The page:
Top transport solicitors, Backhouse Jones, sent out an employment newsletter earlier in October about the use and maybe the abuse of providing references. In essence, and like so many issues to do with employment these days, there is no easy or simple guidance about when to ask for or when to provide references.

Below you will find an edited version from their newsletter but I highly recommend you download it and read in full through for better clarity. You can find it at:

ACAS – Employee Reference Guidance
The use of references in hiring employees is becoming ever more important, as the information age progresses and contact time with potential applicants reduces further. Consequently, ACAS has published revised guidance as to how previous employers must conduct themselves when completing references for employees moving on and also when requesting references for prospective employees.

Does an Employment Reference Have to be Provided?
Generally, there is no legal obligation for an employer to provide a reference. An employer may choose whether to provide one and how much detail to include.

What can an Employment Reference Include?
An ordinary reference is likely to include basic facts about the relevant employee such as details as to his/her duties and employment start and end dates. References should not include irrelevant personal information. You may be asked specific questions regarding a former employee’s attendance level, or whether they were dismissed and for what reason. Whilst such details can be included, the answers must be fair and factual. Opinions or other subjective comment are not advised as they are more susceptible to being challenged.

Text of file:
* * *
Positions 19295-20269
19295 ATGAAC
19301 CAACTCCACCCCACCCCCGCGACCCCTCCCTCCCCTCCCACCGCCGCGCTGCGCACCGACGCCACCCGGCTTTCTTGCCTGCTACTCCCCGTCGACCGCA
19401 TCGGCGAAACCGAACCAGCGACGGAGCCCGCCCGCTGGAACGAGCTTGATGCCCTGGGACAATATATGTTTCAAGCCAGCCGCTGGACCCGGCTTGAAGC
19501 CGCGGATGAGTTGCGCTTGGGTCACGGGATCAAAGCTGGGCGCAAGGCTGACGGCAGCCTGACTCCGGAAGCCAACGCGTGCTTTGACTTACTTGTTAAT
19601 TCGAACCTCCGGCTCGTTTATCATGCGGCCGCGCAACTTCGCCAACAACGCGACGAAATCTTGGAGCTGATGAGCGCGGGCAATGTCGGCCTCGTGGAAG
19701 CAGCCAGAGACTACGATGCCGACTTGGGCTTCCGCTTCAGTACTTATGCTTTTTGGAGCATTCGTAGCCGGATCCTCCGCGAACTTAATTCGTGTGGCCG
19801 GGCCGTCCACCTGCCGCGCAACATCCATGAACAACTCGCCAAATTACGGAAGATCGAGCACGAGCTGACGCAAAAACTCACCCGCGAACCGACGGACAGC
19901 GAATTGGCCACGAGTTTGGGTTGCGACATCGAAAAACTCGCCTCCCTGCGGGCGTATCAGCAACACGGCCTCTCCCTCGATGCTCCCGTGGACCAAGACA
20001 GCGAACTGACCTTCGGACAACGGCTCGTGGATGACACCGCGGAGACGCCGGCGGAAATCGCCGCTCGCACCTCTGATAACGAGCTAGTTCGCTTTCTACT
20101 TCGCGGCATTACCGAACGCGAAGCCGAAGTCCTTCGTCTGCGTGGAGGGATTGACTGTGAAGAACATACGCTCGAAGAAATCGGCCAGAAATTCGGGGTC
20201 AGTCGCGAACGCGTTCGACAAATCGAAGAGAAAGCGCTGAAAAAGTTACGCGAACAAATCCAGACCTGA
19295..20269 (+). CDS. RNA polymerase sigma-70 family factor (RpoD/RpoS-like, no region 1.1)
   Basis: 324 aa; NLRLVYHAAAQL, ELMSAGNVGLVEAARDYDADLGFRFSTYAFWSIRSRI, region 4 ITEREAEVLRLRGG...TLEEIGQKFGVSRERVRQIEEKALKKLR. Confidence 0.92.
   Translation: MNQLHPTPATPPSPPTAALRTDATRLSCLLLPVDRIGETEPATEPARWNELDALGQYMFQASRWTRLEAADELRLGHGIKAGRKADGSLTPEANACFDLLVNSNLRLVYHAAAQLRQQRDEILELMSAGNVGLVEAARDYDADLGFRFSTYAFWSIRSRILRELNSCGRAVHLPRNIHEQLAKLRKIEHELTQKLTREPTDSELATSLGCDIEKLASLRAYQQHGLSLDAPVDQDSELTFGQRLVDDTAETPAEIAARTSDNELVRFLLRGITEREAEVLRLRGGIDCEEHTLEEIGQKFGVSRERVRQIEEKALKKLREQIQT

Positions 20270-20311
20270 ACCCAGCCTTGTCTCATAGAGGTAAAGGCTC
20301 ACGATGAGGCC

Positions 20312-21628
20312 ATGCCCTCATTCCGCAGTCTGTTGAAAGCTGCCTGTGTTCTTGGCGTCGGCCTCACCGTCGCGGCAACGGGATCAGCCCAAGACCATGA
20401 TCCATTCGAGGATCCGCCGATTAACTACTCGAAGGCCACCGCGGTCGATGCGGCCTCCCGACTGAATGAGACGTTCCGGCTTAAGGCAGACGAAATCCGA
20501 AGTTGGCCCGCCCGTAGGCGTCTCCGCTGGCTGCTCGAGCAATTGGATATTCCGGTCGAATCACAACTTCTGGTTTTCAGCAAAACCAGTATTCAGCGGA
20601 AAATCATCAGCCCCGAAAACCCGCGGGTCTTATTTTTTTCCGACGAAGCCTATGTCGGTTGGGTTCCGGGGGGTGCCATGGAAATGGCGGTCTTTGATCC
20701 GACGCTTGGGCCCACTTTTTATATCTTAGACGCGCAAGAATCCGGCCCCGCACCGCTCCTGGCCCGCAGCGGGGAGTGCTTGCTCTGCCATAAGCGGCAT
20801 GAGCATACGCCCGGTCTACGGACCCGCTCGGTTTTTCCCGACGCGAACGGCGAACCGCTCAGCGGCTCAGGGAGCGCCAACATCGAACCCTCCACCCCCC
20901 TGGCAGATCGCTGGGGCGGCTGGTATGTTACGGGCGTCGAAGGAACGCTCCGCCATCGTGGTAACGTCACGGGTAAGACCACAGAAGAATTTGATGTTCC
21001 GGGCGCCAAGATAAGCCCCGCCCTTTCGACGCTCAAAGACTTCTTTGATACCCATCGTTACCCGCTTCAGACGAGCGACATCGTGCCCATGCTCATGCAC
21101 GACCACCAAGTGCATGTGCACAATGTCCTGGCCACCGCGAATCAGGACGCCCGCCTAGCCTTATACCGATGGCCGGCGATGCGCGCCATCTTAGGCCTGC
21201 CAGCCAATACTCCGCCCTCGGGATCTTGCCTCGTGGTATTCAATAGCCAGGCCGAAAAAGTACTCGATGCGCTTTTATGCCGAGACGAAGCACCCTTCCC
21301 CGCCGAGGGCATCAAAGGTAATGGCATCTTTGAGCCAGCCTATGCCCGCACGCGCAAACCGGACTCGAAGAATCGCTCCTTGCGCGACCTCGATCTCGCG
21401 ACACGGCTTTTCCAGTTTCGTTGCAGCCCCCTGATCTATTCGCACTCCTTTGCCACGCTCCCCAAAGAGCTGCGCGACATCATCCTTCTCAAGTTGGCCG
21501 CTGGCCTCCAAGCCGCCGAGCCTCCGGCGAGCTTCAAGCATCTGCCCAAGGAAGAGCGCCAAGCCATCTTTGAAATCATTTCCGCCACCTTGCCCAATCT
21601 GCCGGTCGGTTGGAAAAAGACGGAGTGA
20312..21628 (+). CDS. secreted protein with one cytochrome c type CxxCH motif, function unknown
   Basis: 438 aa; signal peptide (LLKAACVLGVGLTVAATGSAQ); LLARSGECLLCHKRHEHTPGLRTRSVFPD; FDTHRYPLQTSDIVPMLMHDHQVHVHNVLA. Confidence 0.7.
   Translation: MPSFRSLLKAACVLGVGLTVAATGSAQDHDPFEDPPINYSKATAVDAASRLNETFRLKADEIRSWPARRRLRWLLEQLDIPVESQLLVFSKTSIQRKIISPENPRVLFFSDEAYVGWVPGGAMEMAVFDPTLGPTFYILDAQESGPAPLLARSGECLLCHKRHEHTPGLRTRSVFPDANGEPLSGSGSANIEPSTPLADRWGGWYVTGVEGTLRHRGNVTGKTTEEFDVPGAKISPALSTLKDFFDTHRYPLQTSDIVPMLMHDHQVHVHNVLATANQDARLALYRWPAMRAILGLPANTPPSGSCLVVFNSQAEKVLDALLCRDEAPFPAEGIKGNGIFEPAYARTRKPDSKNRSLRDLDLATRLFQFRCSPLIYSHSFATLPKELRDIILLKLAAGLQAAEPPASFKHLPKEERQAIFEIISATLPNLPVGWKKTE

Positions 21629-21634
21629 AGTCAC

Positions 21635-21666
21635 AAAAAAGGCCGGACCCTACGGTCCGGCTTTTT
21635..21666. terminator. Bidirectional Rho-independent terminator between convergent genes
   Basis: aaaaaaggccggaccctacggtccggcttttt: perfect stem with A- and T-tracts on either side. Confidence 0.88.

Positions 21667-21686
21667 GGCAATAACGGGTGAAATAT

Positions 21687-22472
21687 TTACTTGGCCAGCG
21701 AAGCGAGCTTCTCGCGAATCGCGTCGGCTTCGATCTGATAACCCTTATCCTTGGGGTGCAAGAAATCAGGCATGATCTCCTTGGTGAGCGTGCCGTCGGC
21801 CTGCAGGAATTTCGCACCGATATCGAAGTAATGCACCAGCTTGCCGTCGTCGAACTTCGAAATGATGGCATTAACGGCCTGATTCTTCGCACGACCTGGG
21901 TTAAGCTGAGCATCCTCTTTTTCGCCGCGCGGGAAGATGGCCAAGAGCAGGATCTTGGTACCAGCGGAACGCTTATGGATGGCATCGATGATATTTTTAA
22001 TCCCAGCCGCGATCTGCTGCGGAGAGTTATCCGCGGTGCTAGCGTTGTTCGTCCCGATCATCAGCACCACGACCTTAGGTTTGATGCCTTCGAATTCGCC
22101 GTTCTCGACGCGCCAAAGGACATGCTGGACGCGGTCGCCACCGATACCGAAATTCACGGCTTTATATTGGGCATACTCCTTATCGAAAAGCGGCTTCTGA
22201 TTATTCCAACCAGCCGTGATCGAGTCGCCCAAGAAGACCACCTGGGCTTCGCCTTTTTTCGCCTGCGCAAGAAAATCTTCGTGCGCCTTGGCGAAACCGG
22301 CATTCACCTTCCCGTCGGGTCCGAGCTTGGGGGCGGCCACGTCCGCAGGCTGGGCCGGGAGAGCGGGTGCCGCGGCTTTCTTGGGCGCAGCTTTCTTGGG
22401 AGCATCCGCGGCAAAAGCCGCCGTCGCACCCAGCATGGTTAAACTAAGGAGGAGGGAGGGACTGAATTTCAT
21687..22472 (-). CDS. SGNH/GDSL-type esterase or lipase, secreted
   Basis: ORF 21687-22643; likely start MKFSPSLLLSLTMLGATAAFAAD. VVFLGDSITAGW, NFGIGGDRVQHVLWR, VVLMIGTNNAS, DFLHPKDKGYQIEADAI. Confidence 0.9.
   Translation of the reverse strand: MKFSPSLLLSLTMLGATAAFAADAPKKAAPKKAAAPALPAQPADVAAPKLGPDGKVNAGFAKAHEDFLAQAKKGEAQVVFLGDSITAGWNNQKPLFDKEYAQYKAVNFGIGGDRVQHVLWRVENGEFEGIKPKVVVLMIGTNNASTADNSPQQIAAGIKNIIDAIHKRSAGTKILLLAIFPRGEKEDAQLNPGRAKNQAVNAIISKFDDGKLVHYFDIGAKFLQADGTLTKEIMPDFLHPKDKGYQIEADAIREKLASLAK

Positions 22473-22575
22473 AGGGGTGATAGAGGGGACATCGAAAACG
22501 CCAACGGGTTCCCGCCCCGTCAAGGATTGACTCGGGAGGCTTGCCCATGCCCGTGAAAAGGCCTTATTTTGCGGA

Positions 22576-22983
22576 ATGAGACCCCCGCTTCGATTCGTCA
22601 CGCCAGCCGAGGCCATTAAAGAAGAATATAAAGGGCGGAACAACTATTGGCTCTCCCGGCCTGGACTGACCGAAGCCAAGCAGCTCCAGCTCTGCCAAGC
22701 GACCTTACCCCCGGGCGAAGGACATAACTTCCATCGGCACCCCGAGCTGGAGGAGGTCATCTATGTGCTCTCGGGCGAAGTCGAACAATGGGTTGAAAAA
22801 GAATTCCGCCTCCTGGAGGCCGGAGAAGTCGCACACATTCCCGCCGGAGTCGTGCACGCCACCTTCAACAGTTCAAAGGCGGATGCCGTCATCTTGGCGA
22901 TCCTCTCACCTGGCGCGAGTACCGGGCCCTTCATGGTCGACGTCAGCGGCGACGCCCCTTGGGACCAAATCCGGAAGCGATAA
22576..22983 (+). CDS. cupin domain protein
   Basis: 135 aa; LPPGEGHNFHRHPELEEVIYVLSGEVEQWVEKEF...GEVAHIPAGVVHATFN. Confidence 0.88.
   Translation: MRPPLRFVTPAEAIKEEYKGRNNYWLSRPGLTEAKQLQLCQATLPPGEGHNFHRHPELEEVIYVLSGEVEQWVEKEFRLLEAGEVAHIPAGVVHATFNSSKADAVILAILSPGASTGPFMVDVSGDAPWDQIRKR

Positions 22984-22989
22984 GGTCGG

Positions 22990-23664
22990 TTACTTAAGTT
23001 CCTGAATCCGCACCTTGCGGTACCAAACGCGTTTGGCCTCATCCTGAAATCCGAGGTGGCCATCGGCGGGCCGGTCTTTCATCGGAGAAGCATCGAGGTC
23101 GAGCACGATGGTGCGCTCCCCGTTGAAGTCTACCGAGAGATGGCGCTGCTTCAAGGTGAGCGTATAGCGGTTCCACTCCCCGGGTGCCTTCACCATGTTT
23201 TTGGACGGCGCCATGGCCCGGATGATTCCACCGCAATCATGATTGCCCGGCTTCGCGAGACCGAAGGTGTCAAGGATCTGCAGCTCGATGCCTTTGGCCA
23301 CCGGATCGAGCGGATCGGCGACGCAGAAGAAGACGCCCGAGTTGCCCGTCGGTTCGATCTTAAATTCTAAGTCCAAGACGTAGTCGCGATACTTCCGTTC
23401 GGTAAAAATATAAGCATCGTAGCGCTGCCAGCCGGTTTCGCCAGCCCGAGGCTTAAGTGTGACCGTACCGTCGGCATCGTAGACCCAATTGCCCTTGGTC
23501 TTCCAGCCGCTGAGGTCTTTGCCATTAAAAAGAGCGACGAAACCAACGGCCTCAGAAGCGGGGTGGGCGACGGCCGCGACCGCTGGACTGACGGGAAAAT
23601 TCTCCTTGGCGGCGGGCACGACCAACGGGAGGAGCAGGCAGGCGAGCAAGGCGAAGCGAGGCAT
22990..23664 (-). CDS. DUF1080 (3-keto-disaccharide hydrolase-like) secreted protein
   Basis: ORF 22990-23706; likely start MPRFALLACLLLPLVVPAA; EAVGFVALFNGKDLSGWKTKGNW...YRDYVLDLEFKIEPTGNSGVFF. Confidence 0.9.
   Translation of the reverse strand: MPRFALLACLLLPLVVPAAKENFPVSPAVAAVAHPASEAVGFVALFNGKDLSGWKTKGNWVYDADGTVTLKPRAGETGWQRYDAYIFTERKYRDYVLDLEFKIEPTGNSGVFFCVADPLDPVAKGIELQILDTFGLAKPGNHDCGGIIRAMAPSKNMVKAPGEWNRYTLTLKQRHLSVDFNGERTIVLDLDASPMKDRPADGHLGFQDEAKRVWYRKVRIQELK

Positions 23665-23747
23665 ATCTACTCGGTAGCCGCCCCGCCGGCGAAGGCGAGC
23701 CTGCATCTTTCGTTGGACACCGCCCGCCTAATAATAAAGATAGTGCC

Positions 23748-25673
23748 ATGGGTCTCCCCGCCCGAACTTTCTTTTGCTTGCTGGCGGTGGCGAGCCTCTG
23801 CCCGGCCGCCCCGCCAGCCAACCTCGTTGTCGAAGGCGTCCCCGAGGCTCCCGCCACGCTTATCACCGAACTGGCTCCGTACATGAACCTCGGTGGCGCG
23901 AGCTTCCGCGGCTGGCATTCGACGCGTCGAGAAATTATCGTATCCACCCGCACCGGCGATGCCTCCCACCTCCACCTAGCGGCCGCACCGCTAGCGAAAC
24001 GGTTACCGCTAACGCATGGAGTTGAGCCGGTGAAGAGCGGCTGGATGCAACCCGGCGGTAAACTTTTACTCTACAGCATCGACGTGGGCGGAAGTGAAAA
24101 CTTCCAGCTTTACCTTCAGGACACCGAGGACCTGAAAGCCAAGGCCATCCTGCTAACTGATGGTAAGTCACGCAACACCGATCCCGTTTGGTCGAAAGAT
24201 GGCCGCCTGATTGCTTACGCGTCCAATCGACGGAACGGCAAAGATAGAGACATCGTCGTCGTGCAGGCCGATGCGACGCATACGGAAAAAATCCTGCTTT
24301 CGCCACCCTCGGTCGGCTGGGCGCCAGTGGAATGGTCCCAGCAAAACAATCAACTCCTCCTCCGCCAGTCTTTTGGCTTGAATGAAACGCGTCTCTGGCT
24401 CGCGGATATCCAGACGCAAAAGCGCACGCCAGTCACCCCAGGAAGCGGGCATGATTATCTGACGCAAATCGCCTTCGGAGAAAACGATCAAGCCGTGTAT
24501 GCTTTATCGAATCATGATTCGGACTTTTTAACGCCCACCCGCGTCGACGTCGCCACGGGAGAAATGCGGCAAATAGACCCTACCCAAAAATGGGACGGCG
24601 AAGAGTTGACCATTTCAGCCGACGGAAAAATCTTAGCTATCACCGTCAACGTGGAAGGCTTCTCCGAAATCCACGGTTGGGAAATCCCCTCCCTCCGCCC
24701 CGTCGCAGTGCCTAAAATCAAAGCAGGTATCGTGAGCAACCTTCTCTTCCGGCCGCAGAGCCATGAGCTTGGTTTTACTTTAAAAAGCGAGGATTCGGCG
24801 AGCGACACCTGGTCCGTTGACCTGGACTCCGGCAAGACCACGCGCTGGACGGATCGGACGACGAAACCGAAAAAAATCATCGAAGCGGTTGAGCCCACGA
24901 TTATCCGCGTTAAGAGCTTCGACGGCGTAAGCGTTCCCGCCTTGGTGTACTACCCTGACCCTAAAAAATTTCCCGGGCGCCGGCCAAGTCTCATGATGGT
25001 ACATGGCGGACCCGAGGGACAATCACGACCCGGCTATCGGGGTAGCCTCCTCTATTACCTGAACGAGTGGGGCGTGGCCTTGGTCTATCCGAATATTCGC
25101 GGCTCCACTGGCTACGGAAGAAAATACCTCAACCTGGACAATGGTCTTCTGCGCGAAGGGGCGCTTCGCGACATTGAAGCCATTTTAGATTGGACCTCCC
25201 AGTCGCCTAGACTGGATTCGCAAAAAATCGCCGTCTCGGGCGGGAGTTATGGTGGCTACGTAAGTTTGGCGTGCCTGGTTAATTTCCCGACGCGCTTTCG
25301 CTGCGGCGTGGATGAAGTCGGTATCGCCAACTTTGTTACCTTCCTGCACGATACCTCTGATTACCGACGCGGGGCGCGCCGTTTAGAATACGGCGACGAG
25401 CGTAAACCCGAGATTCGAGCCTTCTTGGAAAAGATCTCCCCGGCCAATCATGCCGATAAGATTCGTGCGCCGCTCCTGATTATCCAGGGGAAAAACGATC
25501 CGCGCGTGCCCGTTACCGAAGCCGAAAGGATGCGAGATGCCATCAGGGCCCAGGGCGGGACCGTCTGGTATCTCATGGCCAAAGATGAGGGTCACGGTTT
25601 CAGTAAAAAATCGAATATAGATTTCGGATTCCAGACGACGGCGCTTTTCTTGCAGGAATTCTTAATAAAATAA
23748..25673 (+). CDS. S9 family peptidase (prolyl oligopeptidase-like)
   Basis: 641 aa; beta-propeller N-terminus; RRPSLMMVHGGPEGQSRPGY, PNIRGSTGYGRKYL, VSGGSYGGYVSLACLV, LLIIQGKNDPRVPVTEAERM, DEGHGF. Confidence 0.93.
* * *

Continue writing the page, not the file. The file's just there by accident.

When Should References be Provided?
References can be required for a position at any stage of the recruitment process and it is generally advisable that job advertisements state at what stage references will be required. Employers must only seek a reference from the applicant’s current employer with their permission.

Can an Employer Give a Bad Reference?
References provided must be a fair and accurate reflection of the individual. Thus, it must not include misleading or inaccurate content. Any opinions – as mentioned above – must be supported by a fact. In circumstances when it is tempting to divulge detail of a former employee’s conduct that was not deemed to be satisfactory, do refrain as there can be consequences costly to the business if they are not supported and breach company policy to provide a factual reference only.

Resolving Problems with References
Where a job applicant is unhappy with a reference provided, they can request a copy from either the employer who gave the reference, or the employer who received it. This can then be used by the job applicant as an evidential basis, upon which damages can be pursued in Court.

The primary message communicated by ACAS in the revised guidance is that references must be factual and consistently applied. In order to achieve this, ensure a policy is in place to all staff and if this is deviated from, ensure any additional information provided can be supported to protect against any potential claim for damages.

Please note: This publication does not constitute legal advice